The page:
Frederick K. Cox International Law Center
Frederick K. Cox International Law Center





Case Western Reserve University School of Law
2008 Jessup International Moot Court World Championship Team.

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The International Law Faculty



Michael P. Scharf
Associate Dean for Global Legal Studies; John Deaver Drinko - Baker and Hostetler Professor of Law
Phone: 216/368-3299
Email: michael.scharf@case.edu

John Deaver Drinko-Baker & Hostetler Professor; BA 1985, JD Order of the Coif 1988 (Duke)
Michael Scharf is the John Deaver Drinko-Baker & Hosftetler Professor of Law, and director of the Frederick K. Cox International Law Center. He also directs the Henry T. King, Jr. War Crimes Research Office and the Summer Institute for Global Justice in The Netherlands, and serves as U.S. director of the Canada-U.S. Law Institute. In February 2005, Prof. Scharf and the Public International Law and Policy Group, a Non-Governmental Organization that he co-founded and directs, were nominated for the Nobel Peace Prize by six governments and the Prosecutor of an International Criminal Tribunal for the work they have done to help in the prosecution of major war criminals, such as Slobodan Milosevic, Charles Taylor, and Saddam Hussein. During the first Bush and Clinton Administrations, Prof. Scharf served in the Office of the Legal Adviser of the U.S. Department of State, where he held the positions of Attorney-Adviser for Law Enforcement and Intelligence, Attorney-Adviser for U.N. Affairs, and delegate to the U.N. Human Rights Commission. Judicial clerk to Judge Gerald Bard Tjoflat on the Eleventh Circuit Federal Court of Appeals, Prof. Scharf has testified before the U.S. Senate Foreign Relations Committee and the House Armed Services Committee and is the author of over 70 scholarly articles and 13 books, including three that have won national book of the year honors. Recipient of the Case Western Reserve University School of Law Alumni Association's 2005 "Distinguished Teacher Award" and Ohio Magazine's 2007 "Excellence in Education Award," Prof. Scharf teaches International Law, International Criminal Law, the Law of International Organizations, and the War Crimes Research Lab. During a sabbatical in 2008, he served as Special Assistant to the Prosecutor of the Cambodia Genocide Tribunal.


Publications:

Professor Scharf’s article, “Tainted Provence: When, if Ever, Should Torture Evidence Be Admissible,” 65 Washington and Lee Law Review 129-172 (2008) was cited as authority by the UN’s Cambodia Genocide Tribunal in its July 28, 2009 decision to dismiss the Defense motion to exclude evidence obtained during Khmer Rouge interrogations at the infamous S-21 detention center.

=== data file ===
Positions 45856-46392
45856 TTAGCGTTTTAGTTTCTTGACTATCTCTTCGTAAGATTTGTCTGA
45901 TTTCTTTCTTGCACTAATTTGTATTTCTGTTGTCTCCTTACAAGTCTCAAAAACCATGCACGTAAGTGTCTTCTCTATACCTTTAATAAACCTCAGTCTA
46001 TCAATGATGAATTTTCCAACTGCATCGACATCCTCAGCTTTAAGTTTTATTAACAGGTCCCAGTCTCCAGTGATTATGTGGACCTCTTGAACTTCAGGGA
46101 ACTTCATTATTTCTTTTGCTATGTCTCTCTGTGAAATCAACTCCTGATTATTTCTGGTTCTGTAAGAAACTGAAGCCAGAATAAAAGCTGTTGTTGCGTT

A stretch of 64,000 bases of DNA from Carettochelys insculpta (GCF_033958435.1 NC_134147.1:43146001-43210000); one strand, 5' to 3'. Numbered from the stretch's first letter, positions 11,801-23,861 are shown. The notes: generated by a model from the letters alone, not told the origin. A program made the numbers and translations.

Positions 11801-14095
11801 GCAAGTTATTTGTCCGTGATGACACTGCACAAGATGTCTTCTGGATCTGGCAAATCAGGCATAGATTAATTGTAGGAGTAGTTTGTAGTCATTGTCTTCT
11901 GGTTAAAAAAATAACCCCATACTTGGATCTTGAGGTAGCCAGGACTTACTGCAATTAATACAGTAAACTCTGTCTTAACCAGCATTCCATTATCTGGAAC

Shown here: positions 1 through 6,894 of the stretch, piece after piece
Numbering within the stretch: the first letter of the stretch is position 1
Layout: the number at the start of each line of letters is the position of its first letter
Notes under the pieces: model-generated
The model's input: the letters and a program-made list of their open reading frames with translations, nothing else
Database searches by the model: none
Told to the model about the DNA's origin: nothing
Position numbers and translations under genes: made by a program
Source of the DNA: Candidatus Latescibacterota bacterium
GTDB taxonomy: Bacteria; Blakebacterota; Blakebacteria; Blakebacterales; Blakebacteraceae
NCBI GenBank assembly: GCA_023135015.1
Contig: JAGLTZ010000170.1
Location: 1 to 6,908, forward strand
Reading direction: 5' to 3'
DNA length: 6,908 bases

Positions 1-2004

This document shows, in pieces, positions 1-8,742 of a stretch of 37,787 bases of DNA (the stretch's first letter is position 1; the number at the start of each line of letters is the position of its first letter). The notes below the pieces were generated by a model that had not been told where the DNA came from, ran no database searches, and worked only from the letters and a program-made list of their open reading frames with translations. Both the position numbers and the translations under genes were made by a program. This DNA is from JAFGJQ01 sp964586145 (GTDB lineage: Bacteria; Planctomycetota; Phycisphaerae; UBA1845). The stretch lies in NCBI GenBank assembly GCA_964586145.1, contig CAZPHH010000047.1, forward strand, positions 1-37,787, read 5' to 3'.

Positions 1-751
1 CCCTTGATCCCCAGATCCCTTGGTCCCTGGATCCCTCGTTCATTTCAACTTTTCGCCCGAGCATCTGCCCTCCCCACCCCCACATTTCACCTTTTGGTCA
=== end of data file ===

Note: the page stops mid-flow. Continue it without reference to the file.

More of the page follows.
“Amnesty,” The Encyclopedia of Genocide and Crimes Against Humanity 31-41, ed. Dinah Shelton, (Thomson Gale, 2005)

“Do Former Leaders Have an International Right to Act as Their Own Lawyer in War Crimes Trials?” 20 Ohio State Journal on Dispute Resolution 3-42 (2005) (symposium issue) (with Christopher Rassi)

“The Amnesty Exception to the Jurisdiction of the International Criminal Court,” in The International Criminal Court 437-57, eds. Olympia Bekou and Robert Cryer, (Ashgate Publishing Co., 2005)

“War Crimes and Tribunals,” in John Norton Moore and Robert F. Turner, National Security Law, 2d edition (Carolina Academic Press, 2005)

“Will Saddam Hussein Get a Fair Trial,” 37 Case Western Reserve Journal of International Law 21-40 (2005) (edited transcript of C-SPAN debate between Saddam Hussein’s Lawyer, Curtis Doebbler, and Michael Scharf)

“Can This Man Get a Fair Trial,” The Washington Post, December 19, 2004, at B-1, B-2 (Outlook Section)

“Defining Terrorism as the Peacetime Equivalent of War Crimes: Problems and Prospects,” 36 Case Western Reserve Journal of International Law 359-374 (2004)

“Earned Sovereignty: Juridical Underpinnings,” 31 Denver Journal of International Law 349-426 (2004)

“In the Cross Hairs of a Scary Idea,” The Washington Post, April 25, 2004, at B1, B4. (Outlook Section)

“Is it International Enough: The Iraqi Special Tribunal in Light of the Goals of International Justice,” 2 Journal of International Criminal Justice 330-338 (2004). Reprinted in 58 International Bar News 11 (2004)

“Making a Spectacle of Himself, Milosevic Wants a Stage, Not the Right to Provide His Own Defense,” The Washington Post, August 29, 2004, at B2. (Outlook Section)

“The Functions of Justice and Anti-Justice in the Peacebuilding Process,” 35 Case Western Reserve Journal of International Law 161-190 (Summer 2004) (Symposium Issue)

“Trading Justice for Efficiency: Plea Bargaining Before International Tribunals,” 2 Journal of International Criminal Justice 1070-1081 (2004)